Written by 2:49 am Pharmacy Operations

The Scylla, Charybdis and The Pharmacist’s Dilemma

In Greek Mythology there was a nymph named Scylla, a 6-headed sea monster that destroyed boats that passed nearby.  Not far from Scylla was a whirlpool in which  lived a monster named Charybdis – who also was a deadly force to be reckoned with.  Sailors found themselves caught in a no-win situation when navigating that portion of the ocean, being caught (in the words popularized by The Police) “between Scylla and Charybdis.”  This past month, pharmacists found themselves in a similar dilemma – caught between the DEA and AMA.


According to a press release on June 11, 2013 the DEA leveled an 80 million dollar fine on Walgreens for their alleged mishandling of narcotic prescription records, revoking the controlled substance licenses in 6 of their retail pharmacies and 1 distribution center in Florida.  This settlement, though not the first such fine imposed upon retail pharmacies, was the largest to date and was reported on in virtually every major news outlet across the country including the New York Times, USA Today and the Wall Street Journal. 

The gist of the DEA allegation was that Walgreens should have been more vigilant in their efforts to refuse to fill prescriptions for questionably appropriate purposes.  According to the USA today article “Six of Walgreens’ Florida pharmacies ordered more than a million pills a year, the DEA said. In 2011, the average pharmacy in the U.S. ordered 73,000 oxycodone tablets a year. Pharmacists dispensed prescriptions from doctors even when Walgreens computer system flagged the doctors as problematic.”  Additionally, the procedures used to handle and track the filling of controlled substances through remote locations was apparently inadequate.   

The overflow effect of this type of DEA action is that drug distribution centers are being forced to limit orders of narcotics to pharmacies that happen to dispense larger quantities than “normal.”  These limitations have serious consequences on the ability of pharmacies to meet the real needs of legitimate patients.  Pharmacy advocate and owner, Terry Forshee, wrote an eloquent blog post on just how serious this issue is.

What’s going on here?

First, drug diversion – the process by which medications (usually controlled substances like Percocet, Oxycontin or Vicodin) are obtained by patients for non-medical purposes (i.e. to abuse or sell to others) – is a significant problem in the U.S.  Diversion occurs in a variety of ways, including robberies, forged prescriptions, internet pharmacies and inappropriate prescribing.  Both physicians and pharmacists have been identified and convicted for unethical and illegal practices related to controlled substance diversion.  The extent and consequences of such diversion are hard to quantify, but it has been suggested that upwards of 16,000 deaths occur annually in the U.S. from prescription drug overdoses.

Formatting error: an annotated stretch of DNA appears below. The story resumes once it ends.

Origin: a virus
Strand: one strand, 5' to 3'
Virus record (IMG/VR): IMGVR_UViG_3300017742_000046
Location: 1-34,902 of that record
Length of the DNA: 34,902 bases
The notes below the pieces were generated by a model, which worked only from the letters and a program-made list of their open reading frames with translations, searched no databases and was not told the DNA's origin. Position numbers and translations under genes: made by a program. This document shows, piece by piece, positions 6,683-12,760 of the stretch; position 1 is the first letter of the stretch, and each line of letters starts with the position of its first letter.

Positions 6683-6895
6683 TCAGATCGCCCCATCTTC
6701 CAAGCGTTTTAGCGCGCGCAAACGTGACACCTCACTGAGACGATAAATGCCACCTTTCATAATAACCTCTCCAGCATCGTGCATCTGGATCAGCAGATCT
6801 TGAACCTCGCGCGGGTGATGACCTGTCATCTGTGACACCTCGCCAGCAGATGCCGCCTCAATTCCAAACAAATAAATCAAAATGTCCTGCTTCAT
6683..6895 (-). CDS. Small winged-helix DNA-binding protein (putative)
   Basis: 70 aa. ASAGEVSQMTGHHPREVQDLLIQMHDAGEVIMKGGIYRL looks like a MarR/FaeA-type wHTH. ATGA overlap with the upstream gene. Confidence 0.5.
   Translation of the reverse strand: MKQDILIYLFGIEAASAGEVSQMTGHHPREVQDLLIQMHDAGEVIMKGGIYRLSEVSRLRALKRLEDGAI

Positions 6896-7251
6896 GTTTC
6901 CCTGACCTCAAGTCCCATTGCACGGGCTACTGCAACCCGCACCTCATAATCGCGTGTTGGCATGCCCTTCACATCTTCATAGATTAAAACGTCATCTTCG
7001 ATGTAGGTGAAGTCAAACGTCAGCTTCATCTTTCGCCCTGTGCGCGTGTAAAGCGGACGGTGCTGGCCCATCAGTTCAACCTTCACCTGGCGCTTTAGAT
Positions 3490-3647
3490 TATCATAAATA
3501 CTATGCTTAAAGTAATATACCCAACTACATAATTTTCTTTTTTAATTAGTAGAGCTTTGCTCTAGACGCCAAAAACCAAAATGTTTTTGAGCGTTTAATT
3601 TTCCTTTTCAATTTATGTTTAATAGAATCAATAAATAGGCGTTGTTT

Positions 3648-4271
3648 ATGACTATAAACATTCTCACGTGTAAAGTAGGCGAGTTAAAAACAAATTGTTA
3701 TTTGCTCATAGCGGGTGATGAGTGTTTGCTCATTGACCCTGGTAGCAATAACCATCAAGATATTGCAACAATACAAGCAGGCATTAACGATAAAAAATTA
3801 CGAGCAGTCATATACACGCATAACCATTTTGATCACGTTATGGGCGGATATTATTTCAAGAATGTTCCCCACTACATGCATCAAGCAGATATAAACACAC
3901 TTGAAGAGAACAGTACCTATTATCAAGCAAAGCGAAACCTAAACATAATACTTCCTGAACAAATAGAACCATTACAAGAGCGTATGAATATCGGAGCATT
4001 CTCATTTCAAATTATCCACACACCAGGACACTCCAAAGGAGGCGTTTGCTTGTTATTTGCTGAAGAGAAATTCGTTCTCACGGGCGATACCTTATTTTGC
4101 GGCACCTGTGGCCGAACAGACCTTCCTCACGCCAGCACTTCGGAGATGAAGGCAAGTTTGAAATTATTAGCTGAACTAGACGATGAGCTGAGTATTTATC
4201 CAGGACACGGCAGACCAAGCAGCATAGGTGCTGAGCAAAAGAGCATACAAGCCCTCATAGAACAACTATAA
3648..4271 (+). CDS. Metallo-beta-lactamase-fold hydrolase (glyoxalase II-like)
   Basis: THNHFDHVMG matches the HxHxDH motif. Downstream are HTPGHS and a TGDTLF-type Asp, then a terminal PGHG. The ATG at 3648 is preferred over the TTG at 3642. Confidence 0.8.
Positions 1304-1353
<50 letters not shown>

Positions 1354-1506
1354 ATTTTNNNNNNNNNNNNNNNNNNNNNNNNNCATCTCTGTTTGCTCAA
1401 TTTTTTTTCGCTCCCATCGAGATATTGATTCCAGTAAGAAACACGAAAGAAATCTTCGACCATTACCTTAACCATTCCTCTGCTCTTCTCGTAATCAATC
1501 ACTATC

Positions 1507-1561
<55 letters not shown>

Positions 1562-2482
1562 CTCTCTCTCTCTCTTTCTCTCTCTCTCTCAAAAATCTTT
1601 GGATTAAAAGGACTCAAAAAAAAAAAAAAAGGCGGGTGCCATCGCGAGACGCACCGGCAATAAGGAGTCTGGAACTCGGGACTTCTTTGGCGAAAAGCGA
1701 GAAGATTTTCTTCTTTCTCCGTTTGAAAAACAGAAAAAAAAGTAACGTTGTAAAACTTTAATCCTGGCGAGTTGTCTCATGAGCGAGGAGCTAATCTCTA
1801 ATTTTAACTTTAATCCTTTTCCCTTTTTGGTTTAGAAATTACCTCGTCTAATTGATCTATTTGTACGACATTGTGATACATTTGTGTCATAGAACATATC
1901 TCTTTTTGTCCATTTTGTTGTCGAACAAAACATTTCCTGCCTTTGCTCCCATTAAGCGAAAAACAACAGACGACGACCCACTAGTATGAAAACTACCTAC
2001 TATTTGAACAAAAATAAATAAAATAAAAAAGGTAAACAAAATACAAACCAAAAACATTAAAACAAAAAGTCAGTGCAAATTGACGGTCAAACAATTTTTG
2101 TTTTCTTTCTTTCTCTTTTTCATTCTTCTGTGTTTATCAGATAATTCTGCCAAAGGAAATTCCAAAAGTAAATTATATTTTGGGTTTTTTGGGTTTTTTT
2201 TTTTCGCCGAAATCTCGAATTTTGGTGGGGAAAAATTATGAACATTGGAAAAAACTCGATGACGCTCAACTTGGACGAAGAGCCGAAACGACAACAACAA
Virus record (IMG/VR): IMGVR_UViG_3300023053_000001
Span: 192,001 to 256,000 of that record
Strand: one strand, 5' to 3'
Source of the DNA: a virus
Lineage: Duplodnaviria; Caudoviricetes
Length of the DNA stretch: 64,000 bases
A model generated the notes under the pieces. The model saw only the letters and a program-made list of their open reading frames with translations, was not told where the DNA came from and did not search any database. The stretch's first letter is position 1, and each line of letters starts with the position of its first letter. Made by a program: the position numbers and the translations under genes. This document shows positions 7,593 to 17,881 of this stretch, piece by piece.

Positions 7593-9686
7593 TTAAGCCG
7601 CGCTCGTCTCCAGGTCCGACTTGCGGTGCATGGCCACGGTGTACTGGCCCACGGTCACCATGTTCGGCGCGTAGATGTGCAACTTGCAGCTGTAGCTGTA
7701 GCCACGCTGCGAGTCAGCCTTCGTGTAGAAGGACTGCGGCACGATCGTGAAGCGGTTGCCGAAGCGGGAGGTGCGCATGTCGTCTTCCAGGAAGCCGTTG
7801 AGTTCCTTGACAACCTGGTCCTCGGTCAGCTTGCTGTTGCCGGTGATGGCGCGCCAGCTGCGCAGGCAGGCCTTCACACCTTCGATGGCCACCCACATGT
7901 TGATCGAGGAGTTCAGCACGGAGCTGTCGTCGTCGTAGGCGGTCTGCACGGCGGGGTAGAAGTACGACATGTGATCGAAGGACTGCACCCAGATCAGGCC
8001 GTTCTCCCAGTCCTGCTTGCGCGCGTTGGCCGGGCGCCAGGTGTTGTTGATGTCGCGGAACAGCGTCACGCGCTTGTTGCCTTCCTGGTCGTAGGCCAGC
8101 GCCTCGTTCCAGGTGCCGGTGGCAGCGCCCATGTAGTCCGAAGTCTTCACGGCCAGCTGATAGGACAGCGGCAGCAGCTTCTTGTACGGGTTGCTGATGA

But, secondly, what most of the popular news reports on this story fail to explain is what the “real life” situation looks like from the perspective of a pharmacist handed a narcotic prescription.  A pharmacist can determine if a prescription falls within the legal requirements (contains the required information and for an appropriate quantity from a legitimate prescriber).  A pharmacist can easily refuse to fill overlapping prescriptions for virtually identical medications for the same patient.  But what no pharmacist can do is look into a crystal ball and determine if the prescriber truly believes the patient needs these meds or if the patient is actually going to take them for a legitimate medical purpose.  And there is simply no such thing as a “legitimate” quantity.  Opioids don’t work that way.  Complex disease characteristics and metabolic differences and tolerance patterns make it utterly impossible to refuse to fill a prescription merely because the dose or quantity seems large. 

Therefore the DEA pressure focused merely upon “quantity” (which is exactly what is being reported and really going on) comes off as simply a money-generating scam to impose fines for exorbitant amounts ending up in the government’s pocket.  Did a single rogue physician lose his or her license as a result of this investigation?  Not that we know of.  Did a single pharmacist lose his or her license because they broke the law with respect to filling a narcotic prescription?  Not that has been reported.  All that we know is that large quantities of prescriptions for narcotics were filled, and the DEA imposed an 80 million fine and that wholesalers now are restricting pharmacies from obtaining the drugs they need to care for their patients.